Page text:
S. Scope

Choosing a content scope you can work to

Before you’ve even considered what content you want to produce, you first need to understand what your scope is. Do you have the budget to create the amount of activity you require? Do you have the amount of resource to accommodate the management of your content? All this stems from your objectives or your scope. If you just want to increase your output a bit more, be a bit more visible, then it is entirely plausible that your existing team can fit this into their workload. You can plan out a few brainstorming sessions and an hour a week or so to start work on them.

However, the majority of businesses need to have a fully operational marketing team dedicated to producing content, otherwise it just isn’t cost-effective. The little time that you do spend feels fruitless because there isn’t a strategic push or there isn’t the expertise in-house to turn content into conversions. We find that particularly in the B2B space, teams are tightly controlled and creative output isn’t always the first thing on people’s list. It requires a deep level of understanding and thought to produce high quality content consistently enough to get your message across.

C. Create

Generating a suite of content that highlights your proposition

Once you’ve established how you’re going to create your content and more importantly, what your objectives are for doing so, you then need to start creating. I don’t want to downplay this, it is a lot bigger than it sounds and could easily constitute a whole article in its own right. But essentially, unless you start to create your content, there isn’t much more you can do with it.

Here, you need to think about who are target audience is and what type of content they are most likely to respond to. This could be a multi-layered approach, with content that is immersive and impactful. This includes everything, from;
• High level pieces such as prezi webinars, giving you the chance to get in front of your prospects and have a conversation with them.
• Publishing lots of social activity to expand your reach and be heard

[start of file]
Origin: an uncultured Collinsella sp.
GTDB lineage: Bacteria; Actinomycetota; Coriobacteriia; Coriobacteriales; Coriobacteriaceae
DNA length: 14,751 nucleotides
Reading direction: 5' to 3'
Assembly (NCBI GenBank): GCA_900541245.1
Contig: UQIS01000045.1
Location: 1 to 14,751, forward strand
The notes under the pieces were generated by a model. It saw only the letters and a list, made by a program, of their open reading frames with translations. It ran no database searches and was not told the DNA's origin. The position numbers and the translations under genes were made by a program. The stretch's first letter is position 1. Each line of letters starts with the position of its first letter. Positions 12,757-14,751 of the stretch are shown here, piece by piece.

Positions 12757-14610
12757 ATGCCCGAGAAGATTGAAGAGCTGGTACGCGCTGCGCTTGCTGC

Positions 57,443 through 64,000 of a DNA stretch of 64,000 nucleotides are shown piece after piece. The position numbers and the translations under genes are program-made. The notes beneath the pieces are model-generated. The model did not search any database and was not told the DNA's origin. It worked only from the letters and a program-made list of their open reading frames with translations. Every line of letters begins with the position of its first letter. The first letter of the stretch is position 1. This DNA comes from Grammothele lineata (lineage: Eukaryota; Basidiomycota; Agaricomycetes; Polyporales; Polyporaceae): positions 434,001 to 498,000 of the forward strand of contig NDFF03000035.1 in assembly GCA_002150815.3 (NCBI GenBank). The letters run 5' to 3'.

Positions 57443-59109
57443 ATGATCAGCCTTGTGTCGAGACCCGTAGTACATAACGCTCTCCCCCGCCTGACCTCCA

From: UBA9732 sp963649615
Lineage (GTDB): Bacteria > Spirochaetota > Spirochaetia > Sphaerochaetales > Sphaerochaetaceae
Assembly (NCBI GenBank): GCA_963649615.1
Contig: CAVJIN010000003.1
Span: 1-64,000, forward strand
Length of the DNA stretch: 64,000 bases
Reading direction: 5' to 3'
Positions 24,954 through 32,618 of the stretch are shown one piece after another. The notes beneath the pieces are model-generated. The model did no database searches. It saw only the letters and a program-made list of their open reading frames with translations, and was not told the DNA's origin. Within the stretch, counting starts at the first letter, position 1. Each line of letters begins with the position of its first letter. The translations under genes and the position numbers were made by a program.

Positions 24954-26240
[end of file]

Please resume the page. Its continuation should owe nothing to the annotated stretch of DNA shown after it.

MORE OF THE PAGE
• You can also include visual discovery pieces such as guides and e-books to enhance your prospects level of understanding; business managers will always be more inclined to ‘buy in’ if they feel confident about what you’re selling

I. Implement

Schedule it into your prospect audience

Every piece of content that has got past point 2 is an achievement in itself. You’ve cracked the egg, but to avoid it getting on your face, you need to ‘push through’ the next five steps. It’s a road that most businesses underestimate until they are too far in. I can’t count the number of companies who have created great content and then overlooked the importance of a good implementation plan.

Is your content seasonal? Is it dependent on a core event, like an exhibition, or a webinar series. Without a key understanding of how and when you will be implementing your content strategy, you could fall foul of distributing disjointed and sporadic pieces of content that don’t speak consistently, or don’t speak in the right order. If your hard sell attention grabbing presentation link comes before your soft selling social awareness pieces, you may scare off prospects before they have bought into your proposition.

E. Engage

Speaking to your prospects

Releasing all your content is great and even moreso, it feels very rewarding. You can see all your content splashing around in the open sea that is the internet. But how are you going to make sure they just don’t float away like a message in a bottle? If you imagine these pieces of content merely as buoys bobbing around your business, drawing people safely in like beacons, you want to be visible when they eventually swim in.